The best way to target any condition is to focus on fixing the main problem. With upper cervical adjustments, patients with Meniere’s disease have the ability to heal and repair the underlying issue causing them to suffer from the symptoms associated with Meniere’s disease.
The way upper cervical adjustments work is by adjusting misalignments located within the upper cervical spine, located beneath the base of the skull. This is a very vital area as it protects your brain stem and any misalignment in this area can cause the brain stem to lack in performance.
The brain stem is the bridge between your brain to body communication. If a misalignment presses up against the brain stem, these signals become misinterpreted, exaggerated, or sometimes not sent out at all!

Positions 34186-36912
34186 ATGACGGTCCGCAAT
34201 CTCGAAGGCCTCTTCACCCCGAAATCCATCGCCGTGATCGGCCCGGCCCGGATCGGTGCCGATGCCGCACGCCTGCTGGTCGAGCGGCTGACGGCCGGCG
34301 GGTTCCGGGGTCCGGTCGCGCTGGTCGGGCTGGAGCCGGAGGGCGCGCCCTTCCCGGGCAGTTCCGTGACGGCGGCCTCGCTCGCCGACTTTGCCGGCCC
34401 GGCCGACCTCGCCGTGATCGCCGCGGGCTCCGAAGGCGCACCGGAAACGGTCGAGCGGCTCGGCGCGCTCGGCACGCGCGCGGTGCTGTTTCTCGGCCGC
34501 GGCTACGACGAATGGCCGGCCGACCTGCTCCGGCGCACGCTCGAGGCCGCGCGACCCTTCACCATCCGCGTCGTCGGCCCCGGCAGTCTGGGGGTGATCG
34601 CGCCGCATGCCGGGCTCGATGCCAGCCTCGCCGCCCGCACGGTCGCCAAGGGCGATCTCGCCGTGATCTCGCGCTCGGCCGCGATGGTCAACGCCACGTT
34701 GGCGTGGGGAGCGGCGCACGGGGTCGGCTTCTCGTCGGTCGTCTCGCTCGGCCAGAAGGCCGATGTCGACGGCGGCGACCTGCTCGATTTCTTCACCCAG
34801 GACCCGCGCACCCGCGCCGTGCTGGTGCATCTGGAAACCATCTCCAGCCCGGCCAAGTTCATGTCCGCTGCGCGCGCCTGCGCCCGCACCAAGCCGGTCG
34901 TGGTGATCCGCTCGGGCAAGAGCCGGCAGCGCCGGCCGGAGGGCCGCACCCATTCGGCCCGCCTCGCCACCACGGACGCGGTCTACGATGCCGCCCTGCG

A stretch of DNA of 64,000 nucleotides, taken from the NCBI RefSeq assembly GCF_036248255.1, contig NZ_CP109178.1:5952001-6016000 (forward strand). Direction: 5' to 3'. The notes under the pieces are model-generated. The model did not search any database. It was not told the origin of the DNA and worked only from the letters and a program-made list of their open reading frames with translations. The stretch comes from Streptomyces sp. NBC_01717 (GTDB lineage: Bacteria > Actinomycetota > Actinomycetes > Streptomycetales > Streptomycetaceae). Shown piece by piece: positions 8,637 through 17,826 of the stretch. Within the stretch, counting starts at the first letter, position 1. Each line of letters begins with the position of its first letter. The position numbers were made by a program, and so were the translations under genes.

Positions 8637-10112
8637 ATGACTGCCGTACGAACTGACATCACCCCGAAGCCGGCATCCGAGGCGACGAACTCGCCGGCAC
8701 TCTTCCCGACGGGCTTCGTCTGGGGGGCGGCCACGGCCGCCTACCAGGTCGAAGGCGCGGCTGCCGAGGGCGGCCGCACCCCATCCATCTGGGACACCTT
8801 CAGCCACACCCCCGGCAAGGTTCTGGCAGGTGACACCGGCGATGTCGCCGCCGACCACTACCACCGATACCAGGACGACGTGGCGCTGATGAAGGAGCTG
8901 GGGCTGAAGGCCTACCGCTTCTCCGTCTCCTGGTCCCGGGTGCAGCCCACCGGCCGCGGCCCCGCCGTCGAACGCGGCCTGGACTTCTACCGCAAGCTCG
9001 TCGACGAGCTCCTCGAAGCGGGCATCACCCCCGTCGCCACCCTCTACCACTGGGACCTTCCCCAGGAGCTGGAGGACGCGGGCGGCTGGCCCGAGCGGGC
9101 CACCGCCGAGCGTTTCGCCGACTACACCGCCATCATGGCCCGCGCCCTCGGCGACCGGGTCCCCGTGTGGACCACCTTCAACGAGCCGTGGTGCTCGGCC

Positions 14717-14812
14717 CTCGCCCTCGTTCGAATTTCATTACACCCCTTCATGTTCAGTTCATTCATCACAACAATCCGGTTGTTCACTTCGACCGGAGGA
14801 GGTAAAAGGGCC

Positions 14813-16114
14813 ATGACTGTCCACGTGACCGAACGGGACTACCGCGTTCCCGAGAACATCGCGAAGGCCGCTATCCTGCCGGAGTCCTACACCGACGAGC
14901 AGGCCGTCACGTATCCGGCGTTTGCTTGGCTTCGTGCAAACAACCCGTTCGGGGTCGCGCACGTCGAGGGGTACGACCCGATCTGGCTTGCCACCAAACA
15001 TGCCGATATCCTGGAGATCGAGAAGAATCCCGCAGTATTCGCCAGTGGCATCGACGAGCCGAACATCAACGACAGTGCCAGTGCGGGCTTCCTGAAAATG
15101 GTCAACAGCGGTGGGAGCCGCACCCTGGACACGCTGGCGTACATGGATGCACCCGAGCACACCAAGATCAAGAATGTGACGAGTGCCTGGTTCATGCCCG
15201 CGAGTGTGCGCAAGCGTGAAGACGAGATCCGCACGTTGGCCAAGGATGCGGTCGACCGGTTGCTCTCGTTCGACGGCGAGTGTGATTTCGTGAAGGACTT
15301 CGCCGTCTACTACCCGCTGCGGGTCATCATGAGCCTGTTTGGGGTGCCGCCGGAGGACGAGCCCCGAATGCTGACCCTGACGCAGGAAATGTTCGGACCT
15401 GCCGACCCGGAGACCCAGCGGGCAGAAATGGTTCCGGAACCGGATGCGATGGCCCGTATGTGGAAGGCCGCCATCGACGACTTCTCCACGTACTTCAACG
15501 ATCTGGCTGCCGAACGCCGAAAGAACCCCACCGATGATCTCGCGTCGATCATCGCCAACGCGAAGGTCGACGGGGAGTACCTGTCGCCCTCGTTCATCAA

With signals being misinterpreted or inaccurate due to an upper cervical misalignment compressed against the brain stem, body functions begin to change including improper fluid drainage, abnormal immune response, and do not allow the body to accurately fight against infection.
Patients who have gone through surgery and prescribed medications still notice an improvement in their condition in as little as one upper cervical adjustment. This is because after one adjustment, once the pressure is taken off the brain stem the communication begins to clear up immediately and the body begins the repair and healing process as soon as it is able.
The amount of adjustments depends on the severity of the misalignment and how long the misalignment has been present.
The overall goal of the upper cervical chiropractor is to make gentle, very precise adjustments to the upper cervical spine and make fewer adjustments over time until the area is strong enough to hold the alignment on its own.